Foreign institutions that buy covered bonds in our banks get priority over bank assets in the event an institution fails and that is not fair says Bernard Hickey. Your view?

Foreign institutions that buy covered bonds in our banks get priority over bank assets in the event an institution fails and that is not fair says Bernard Hickey. Your view?

By Bernard Hickey

How would you feel if someone muscled in ahead of you in the queue at the bank?

How would you feel if bank manager actually encouraged the queue jumping?

Would you want to be compensated?

That is what has just happened to hundreds of thousands of New Zealanders who have over NZ$110 billion in term deposits in banks.

Up until a couple of years ago, term depositers had priority over other bank creditors. That meant they would be paid out first if the bank was to collapse.

They were at the front of the queue.

But starting in mid 2010 New Zealand's big four banks started issuing covered bonds to mostly European investors. These bonds are securities that are 'covered' by the underlying assets owned by banks, which is in this case means mortgages.

If a bank were to collapse, these bonds have to be paid back from the proceeds of those mortgages.

These covered bond holders, therefore, have first dibs on the rubble left over after a bank collapse. They also have the pick of the 'rubble' because the mortgages underpinning these covered bonds are often the best quality ones. For example, Westpac excluded earthquake affected post codes from its mortgage cover pool for its covered bonds.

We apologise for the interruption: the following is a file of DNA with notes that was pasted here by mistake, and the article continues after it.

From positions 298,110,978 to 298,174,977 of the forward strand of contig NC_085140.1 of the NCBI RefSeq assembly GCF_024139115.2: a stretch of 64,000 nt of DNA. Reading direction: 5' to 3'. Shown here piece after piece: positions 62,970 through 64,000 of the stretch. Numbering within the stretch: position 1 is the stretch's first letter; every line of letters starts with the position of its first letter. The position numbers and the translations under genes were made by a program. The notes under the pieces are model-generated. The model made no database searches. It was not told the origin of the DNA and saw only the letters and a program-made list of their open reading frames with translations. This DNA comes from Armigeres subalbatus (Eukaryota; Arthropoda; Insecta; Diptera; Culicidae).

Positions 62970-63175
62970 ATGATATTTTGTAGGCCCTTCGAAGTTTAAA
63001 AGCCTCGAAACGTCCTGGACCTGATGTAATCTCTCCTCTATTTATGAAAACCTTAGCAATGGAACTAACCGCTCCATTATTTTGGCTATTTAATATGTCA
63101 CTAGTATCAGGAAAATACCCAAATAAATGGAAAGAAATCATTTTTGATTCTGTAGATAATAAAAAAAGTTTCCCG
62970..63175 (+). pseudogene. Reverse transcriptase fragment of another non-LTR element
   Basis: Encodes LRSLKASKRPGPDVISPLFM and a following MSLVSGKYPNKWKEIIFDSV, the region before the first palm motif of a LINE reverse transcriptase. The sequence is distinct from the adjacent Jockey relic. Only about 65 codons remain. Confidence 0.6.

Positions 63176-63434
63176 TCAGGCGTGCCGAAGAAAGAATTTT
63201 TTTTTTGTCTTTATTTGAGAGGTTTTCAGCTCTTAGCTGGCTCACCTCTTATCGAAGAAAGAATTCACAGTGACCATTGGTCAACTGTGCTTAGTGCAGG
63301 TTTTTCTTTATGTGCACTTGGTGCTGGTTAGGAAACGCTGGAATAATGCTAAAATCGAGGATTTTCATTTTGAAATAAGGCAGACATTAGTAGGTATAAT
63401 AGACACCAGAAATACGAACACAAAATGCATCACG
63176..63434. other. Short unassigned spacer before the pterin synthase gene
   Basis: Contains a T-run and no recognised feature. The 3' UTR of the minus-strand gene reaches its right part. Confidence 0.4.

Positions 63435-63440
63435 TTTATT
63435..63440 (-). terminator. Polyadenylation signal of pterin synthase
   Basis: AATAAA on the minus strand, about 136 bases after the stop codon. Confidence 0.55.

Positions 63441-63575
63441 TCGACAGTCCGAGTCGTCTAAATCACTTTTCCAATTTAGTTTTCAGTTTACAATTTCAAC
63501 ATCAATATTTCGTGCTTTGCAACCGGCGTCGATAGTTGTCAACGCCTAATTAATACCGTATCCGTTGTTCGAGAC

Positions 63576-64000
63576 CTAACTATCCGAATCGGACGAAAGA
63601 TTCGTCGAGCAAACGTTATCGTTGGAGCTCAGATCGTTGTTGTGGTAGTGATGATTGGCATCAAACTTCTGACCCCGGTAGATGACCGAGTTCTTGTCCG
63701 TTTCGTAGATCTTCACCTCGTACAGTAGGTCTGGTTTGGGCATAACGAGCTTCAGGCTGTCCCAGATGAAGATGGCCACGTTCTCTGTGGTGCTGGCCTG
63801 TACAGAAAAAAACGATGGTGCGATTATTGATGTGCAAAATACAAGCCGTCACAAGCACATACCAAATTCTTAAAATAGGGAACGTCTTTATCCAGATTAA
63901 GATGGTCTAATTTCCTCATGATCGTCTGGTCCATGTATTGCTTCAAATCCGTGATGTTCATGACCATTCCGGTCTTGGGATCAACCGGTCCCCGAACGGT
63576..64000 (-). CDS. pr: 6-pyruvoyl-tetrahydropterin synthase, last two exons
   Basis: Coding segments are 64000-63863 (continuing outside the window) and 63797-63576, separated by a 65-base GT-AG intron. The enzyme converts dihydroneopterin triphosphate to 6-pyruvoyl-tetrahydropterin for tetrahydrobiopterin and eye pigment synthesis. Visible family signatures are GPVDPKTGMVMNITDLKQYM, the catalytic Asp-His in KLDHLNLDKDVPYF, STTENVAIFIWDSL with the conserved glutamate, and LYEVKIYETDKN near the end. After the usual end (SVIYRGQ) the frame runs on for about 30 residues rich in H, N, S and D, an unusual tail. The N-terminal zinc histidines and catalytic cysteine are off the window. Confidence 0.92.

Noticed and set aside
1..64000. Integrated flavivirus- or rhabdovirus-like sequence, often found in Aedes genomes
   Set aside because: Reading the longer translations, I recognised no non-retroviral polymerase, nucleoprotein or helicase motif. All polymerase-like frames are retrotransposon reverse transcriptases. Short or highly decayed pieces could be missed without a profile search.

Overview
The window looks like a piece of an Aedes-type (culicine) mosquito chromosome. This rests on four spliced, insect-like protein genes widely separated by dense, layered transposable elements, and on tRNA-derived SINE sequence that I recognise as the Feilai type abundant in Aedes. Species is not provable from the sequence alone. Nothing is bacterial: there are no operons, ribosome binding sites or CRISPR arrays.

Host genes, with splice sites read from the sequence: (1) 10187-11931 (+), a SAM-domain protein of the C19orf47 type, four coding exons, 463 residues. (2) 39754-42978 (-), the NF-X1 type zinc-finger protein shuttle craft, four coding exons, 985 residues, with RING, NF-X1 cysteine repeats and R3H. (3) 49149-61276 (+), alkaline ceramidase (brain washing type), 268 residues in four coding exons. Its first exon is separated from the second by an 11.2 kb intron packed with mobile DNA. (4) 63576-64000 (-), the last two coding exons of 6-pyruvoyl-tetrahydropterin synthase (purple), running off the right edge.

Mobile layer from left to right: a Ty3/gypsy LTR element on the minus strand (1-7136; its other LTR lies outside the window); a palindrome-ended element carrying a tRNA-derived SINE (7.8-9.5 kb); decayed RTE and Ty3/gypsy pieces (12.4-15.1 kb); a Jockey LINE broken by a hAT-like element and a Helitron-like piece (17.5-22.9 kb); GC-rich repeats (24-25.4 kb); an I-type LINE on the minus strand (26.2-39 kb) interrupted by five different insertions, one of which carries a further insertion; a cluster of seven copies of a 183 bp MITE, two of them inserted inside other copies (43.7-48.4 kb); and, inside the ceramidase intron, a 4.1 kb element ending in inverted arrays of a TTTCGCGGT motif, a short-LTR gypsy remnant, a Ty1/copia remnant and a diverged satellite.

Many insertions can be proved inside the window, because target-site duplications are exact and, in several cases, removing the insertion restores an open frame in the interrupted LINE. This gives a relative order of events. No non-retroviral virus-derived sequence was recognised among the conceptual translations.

These bond holders, mostly pension funds in Europe, have essentially jumped the queue ahead of New Zealand term deposit holders. This was done initially with the Reserve Bank's tacit approval, and more recently with Reserve Bank guidelines.

Now Parliament is considering a bill to enshrine this queue jumping in law.

Both the Reserve Bank and most of the parliament have been relatively relaxed about this move by the big four banks (and Kiwibank is also planning to issue covered bonds too) to issue covered bonds. The Reserve Bank imposed a 10% limit on the issue of covered bonds as a percentage of total assets. This is above an 8% limit in Australia, where they had been banned until this year, and above a 4% limit in Canada.